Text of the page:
For years now, painting portraits of my father has been part of a long process of mourning him before the fact. That is, mourning the father I used to be able to talk to about almost anything, who was always informed and always had an opinion and was always willing to argue and usually to learn.

To some extent I started missing him long ago, when my mother died and part of him broke. I think he lost that piece, even if he (and we) still had many good years ahead. But something small but essential was gone, the banter had lost its depth.

Roy was, for all his education and extreme intellect, a simple person: warm, generous, impatient and stridently anti-fashion (as was the fashion of theoretical physicists back then).

He was completely unimpressed by titles or degrees or pedigrees of any kind and only interested in how people (and some dogs) behaved and what they had to say. He loved people, especially “regular” ones in regular jobs whom he could engage in interesting conversation.

He was always cheap about small things — “I’d never pay more than $20 for a pair of shoes!” (or was it $10?) — but generous with anyone he knew who needed a hand. Sometimes it was obvious that the person was taking advantage of him, and I’d get exasperated and chide him for letting them make a fool of him. He did not care and would say: “Better to risk being made a fool of than miss an opportunity to help someone.”

He was an expert practitioner of the Jewish three-beat aphorism. At age 19, long before the internet or cellphones or affordable international phone calls, I was about to leave for Japan, alone, for almost a year. I was getting nervous about the trip, but he waved off my worries dismissively: “You’ll pack, you’ll go, you’ll be fine.”

In his last years Dad spent many hours sitting in his giant armchair, looking out the window, watching the birds. He had accumulated an impressive panoply of life-threatening diseases, which, to the mystification of his doctors, he was managing to survive; his world had become smaller and smaller, but he was, as he put it, “still toodling along.”

I would call to check on him, and he’d cheer me up. I’d ask him how he was. “Couldn’t be better!” he’d say — and mean it.

He was an expert in concepts I am incapable of imagining, like the quantum theory of scattering (?), infinite limits (??) and nothingness, in which he was a firm believer. He was an atheist, yes, but most of all, an optimist. “When I’m gone, I’m gone,” he’d say, with a blithe shrug.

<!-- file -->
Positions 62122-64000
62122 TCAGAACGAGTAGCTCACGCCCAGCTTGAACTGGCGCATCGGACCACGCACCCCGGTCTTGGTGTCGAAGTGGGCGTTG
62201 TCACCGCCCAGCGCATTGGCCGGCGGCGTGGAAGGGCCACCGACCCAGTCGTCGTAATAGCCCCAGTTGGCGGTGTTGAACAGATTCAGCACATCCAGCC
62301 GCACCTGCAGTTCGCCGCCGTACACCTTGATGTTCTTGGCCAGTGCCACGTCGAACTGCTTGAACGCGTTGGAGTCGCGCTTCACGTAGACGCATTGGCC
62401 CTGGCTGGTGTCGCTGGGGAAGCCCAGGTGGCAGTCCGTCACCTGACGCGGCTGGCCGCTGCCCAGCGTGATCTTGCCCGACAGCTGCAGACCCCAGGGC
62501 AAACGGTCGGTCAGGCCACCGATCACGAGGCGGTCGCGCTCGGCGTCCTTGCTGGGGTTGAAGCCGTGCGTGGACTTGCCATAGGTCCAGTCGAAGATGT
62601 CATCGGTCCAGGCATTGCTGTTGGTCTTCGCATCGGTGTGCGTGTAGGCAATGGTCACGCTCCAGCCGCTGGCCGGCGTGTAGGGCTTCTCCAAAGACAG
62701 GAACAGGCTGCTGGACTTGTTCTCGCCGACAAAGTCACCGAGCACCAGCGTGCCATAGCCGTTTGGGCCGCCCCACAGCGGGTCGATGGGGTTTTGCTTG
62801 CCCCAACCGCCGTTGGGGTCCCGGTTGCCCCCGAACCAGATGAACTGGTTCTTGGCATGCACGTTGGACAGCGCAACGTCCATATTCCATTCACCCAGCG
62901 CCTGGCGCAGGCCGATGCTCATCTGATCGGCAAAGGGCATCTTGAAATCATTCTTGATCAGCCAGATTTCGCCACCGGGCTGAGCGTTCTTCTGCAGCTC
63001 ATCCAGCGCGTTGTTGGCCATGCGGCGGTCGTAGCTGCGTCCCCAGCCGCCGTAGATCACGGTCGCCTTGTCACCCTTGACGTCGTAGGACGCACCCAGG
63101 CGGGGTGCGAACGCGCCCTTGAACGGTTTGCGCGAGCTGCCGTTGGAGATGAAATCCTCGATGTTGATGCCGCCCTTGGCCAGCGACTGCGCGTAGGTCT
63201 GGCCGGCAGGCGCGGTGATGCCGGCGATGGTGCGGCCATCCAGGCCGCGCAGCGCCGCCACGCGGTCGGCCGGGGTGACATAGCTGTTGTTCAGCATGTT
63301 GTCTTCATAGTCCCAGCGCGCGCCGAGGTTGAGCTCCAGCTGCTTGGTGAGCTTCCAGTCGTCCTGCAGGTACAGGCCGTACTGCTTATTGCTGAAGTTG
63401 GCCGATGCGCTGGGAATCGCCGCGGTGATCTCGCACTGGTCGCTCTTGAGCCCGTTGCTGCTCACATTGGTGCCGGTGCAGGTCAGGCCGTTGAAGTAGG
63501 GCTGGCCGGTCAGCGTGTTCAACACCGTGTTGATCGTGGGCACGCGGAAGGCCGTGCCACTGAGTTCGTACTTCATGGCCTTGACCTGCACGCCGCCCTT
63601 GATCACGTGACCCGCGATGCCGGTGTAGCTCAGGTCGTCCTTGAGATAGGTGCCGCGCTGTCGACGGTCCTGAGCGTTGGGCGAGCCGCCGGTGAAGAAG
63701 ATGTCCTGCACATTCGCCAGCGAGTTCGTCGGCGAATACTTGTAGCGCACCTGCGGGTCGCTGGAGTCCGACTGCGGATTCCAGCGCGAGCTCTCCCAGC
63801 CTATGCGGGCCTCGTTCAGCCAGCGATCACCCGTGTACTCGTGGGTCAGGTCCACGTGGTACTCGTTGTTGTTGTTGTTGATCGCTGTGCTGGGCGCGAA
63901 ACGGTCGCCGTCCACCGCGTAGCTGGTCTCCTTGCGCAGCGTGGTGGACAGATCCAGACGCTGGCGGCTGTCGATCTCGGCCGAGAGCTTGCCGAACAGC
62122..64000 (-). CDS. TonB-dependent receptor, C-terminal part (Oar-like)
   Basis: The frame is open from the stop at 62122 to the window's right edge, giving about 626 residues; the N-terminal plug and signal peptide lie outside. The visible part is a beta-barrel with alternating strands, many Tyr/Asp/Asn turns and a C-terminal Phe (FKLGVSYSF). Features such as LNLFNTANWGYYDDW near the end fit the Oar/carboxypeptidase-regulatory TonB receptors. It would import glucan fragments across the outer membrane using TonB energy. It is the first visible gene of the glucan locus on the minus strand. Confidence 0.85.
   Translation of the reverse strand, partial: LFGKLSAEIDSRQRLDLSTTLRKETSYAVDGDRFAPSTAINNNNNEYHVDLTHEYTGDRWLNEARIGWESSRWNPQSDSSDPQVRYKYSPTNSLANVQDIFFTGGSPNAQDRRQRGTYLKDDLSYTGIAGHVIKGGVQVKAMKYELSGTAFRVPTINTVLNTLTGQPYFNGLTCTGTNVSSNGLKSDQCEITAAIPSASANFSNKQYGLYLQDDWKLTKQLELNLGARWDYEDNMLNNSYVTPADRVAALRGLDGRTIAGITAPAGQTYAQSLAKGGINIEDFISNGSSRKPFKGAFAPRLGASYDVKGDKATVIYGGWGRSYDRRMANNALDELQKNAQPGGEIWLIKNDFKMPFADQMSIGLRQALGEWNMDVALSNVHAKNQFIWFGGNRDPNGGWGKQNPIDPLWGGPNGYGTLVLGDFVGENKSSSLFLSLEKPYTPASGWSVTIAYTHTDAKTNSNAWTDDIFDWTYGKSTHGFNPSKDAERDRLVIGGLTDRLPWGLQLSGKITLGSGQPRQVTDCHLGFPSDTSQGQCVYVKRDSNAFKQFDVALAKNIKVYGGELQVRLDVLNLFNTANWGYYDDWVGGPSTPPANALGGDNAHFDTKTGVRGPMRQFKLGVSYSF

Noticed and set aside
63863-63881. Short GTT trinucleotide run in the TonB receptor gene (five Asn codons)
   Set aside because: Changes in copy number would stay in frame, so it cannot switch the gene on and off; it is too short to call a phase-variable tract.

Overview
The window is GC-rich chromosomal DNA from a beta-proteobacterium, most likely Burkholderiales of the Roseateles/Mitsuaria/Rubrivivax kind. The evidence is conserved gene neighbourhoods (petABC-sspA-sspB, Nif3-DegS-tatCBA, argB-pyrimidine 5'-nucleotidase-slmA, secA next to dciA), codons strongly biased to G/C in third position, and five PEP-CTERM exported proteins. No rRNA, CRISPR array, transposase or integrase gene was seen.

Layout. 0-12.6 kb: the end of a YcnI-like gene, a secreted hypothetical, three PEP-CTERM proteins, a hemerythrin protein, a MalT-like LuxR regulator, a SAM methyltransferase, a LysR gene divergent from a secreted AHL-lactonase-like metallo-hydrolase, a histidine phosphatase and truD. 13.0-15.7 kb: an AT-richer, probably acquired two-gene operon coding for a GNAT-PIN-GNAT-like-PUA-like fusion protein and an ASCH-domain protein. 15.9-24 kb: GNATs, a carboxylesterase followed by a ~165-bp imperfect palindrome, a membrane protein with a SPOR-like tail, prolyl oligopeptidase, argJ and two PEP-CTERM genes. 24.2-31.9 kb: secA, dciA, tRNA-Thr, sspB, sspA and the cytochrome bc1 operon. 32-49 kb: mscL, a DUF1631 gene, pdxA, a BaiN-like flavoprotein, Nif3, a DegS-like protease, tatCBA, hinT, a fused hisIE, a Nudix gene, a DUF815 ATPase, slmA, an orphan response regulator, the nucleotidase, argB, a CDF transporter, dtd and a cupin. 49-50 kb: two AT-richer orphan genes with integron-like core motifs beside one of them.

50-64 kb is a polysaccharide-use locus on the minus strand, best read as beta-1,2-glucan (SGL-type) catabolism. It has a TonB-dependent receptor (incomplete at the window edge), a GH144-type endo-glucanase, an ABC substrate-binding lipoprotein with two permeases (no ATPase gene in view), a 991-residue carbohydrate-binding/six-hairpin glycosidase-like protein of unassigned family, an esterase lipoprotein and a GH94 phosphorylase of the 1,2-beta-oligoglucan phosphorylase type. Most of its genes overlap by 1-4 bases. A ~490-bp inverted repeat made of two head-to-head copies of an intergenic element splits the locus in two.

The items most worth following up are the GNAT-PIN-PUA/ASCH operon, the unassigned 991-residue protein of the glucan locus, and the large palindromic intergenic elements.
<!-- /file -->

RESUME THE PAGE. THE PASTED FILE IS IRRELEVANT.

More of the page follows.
To sum up, if I can sum up such a larger-than-life man, he loved talking with people and singing and slightly grotesque wood sculptures and bad puns — real eye-rollers, now called “Dad jokes” — like his classic: “Noses run in our family.” He loved birds and big hats and meat and potatoes — “I’m big on meat and potatoes!” was another classic, which invariably led one of us to poke him in his ample belly and snicker. He was also ticklish and would close one eye and shake his shoulders up and down with a low “Heh-heh-heh-heh-HEH!”

He loved coffee cups with handles large enough for his big, beautiful, soft hands, and he truly loved pastry and all things dessert-related. At his assisted living, then enhanced assisted living, then nursing home, he always ordered dessert “à la mode” which, if you happen to be a French person reading this curious American fancifying misuse of French, just means “with ice cream.” So, twice a day, he’d manage to order two desserts: “cheesecake à la mode,” which equals cheesecake plus ice cream. With his pastries he loved hot coffee and flirting with waitresses. (Sorry — I know it’s a #MeToo no-no, but it’s the truth: Roy would ask for a smile from the server as she leaned on one hip, holding her Pyrex pitcher of coffee, and he’d get one, a real one, because he was warm and kind and respectful and left big tips.)

If you want to pay homage to dear old Roy, you can follow his advice (risk being made a fool of rather than miss a chance to help someone) or just eat (preferably pastries, not just one but two), drink (preferably coffee, black and hot) and be merry.

Raised in Cleveland, Birdie Thaler is an artist living in Malmö, Sweden. See more of her artwork at her website,, and on Instagram @birdiethaler.